Impacts of Technology Advancements on Transportation Management Center Operations
Chapter 2 – Literature Review
The basis of knowledge and understanding of what ITS technologies are emerging and their associated influencers came from a review of published literature from ITS industry publications, association websites, governmental websites, technology journals and various reports.
Additional information gathering from external sources included brainstorming discussions with the subject matter experts on our consultant team, talking with TMC managers and input received from a project-related webinar with PFS members and at the TMC PFS Annual Meeting. Talking with the TMC managers was most helpful in getting their views and perspectives on current issues and technologies that could provide opportunities or that they are positioning themselves for implementation, along with any techniques they have used in the past for successful implementation.
The significant amount of related literature found during the review period led to identifying numerous issues and implications. Many of the concepts raised during the preparation of this report are interrelated.
2.1 Big Picture Influencers
Many larger societal and technological trends have implications to TMC operations, oftentimes driving the ITS trends. At the most overarching level, the proliferation of mobile communications is revolutionizing many aspects of our lives. Mobile communications can generate large volumes of data used by TMCs, transmit that data almost instantaneously, allow travelers to access TMC-generated information almost continuously, and even provide more convenient platforms to monitor, test, and maintain field devices and other TMC equipment. The advances in mobile communication are based on the technology advances in mobile communications networks, advancing from third generation (3G/GSM) to fourth generation (4G) technologies in 2011. The bandwidth and speed enhancements of each new generation of the mobile network are significant. The next generation (5G) will provide another increase in capabilities, likely geared toward intelligent networks that can handle billions of connected devices and remain stable and reliable. A closely related influence is the rise of social media. The public is beginning to expect personalized two-way communication that they can interact with, not only from commercial enterprises, but from their governments as well. Overall, computing continues to advance, such as sophistication in analysis and prediction for decision support systems and automation tools, ability to process massive amounts of data from varied sources extremely quickly, and potential to function and store information in a distributed cloud environment.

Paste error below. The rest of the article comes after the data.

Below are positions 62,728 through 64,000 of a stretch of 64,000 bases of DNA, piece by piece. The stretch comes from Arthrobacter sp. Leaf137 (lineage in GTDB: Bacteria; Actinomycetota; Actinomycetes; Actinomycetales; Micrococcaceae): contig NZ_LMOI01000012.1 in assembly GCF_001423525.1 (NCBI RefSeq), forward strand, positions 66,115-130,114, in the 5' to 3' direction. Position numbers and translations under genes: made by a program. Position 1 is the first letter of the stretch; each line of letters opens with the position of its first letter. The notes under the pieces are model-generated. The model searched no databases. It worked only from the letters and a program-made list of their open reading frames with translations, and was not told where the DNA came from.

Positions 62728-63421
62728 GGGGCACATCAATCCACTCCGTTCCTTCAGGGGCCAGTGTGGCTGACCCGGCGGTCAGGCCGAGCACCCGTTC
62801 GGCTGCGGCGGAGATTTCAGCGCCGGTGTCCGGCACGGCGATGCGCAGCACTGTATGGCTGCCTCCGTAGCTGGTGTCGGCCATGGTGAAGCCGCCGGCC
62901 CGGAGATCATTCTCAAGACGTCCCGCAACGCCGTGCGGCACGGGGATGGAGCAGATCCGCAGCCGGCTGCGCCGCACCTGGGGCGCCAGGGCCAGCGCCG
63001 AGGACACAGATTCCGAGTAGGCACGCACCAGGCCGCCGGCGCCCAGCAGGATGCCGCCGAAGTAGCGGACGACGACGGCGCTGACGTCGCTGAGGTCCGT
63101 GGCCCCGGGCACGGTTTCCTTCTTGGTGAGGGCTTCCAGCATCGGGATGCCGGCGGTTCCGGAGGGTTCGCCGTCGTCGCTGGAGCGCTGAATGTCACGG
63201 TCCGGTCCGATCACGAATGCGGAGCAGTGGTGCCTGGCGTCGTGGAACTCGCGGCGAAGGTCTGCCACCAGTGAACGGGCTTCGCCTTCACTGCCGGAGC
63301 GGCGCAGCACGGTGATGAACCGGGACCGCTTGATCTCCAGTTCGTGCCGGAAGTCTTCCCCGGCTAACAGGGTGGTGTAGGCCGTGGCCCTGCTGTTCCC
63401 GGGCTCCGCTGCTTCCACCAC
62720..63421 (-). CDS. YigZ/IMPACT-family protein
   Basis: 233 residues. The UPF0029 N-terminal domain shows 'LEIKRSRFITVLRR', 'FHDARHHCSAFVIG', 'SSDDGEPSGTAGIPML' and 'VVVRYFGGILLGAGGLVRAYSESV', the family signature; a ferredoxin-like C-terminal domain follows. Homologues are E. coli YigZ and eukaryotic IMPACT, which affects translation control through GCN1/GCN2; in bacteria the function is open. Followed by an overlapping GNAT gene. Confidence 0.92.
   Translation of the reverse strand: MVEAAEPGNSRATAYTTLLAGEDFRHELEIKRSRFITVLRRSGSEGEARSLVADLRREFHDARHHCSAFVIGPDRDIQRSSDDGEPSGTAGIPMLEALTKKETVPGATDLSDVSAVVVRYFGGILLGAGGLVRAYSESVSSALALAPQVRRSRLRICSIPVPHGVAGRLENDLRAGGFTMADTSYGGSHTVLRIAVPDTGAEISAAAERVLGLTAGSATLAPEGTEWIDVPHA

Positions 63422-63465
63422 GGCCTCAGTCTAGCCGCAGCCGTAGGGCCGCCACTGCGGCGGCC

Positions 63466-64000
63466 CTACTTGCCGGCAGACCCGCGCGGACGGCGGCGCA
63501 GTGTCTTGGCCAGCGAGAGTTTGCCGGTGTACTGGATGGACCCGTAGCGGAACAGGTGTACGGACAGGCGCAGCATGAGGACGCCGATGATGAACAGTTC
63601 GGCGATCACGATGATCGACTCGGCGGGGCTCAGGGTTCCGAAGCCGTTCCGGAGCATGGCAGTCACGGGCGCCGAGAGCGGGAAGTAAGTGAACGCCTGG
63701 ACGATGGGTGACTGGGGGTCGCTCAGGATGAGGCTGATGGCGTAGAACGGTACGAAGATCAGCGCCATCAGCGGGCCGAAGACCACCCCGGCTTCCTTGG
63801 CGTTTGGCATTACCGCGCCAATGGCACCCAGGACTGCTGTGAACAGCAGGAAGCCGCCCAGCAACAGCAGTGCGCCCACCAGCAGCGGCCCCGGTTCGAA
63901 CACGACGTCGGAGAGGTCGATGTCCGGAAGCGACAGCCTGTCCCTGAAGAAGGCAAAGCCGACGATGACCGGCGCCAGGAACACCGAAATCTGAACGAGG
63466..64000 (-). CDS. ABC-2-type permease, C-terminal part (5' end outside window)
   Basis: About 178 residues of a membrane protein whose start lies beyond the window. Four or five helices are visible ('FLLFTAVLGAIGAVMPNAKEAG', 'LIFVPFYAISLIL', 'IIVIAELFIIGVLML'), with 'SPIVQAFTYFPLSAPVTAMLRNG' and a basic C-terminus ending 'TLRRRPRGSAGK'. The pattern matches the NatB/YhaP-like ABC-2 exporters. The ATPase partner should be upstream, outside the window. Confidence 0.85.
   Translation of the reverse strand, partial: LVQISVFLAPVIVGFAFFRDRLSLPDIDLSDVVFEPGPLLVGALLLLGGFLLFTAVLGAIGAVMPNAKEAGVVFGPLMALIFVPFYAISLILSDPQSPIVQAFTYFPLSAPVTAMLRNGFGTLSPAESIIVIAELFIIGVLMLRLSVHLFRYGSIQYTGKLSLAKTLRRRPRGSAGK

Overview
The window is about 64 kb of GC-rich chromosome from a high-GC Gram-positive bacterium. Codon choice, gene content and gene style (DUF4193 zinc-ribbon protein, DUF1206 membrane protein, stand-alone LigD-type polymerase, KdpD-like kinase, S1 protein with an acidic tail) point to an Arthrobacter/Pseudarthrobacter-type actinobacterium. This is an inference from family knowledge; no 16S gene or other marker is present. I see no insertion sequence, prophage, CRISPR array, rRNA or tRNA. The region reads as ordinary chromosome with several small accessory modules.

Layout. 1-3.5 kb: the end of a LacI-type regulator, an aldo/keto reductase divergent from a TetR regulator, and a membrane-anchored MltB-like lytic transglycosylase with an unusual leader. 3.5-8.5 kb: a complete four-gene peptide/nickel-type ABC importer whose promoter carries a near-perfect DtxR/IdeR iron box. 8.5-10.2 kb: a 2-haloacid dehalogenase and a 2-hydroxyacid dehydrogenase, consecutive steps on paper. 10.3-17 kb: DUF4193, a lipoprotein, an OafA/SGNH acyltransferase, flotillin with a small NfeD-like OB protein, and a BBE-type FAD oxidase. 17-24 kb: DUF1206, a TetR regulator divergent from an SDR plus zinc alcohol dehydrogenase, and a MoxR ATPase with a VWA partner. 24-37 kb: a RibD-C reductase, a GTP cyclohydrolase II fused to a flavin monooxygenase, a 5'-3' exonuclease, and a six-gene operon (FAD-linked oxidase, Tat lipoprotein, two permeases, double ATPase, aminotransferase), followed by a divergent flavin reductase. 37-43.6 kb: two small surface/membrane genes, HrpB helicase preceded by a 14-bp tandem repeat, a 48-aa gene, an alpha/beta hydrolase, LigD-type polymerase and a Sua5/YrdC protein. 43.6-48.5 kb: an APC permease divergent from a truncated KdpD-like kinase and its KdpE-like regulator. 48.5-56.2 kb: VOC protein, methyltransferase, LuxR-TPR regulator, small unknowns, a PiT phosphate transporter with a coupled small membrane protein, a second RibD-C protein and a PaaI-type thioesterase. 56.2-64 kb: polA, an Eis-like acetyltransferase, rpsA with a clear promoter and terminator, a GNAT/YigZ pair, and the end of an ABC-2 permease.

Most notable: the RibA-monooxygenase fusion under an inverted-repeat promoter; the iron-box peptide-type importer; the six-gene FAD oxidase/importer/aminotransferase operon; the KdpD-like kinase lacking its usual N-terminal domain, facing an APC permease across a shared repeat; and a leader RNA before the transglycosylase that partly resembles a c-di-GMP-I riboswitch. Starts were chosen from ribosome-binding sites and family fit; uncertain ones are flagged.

Another general influence is changes to funding opportunities. As capital budgets shrink, there will be increasing emphasis on systems management and operations over traditional construction projects. While this generally favors operations, it may be increasingly difficult to fund ITS system expansion, especially in areas where ITS infrastructure construction has been integrated with major roadway work. Funding is also increasingly being tied to performance monitoring and management. While there are established measures for things such as pavement roughness, TMC systems may need to identify appropriate measures of effectiveness for such amorphous things as driver satisfaction over “tweeted” construction updates. Also, even when data is collected on output measures (such as number of service patrol stops) and outcomes (such as travel time reliability and incident duration), those performance measures are not always used to report system performance or to manage the operations of agencies.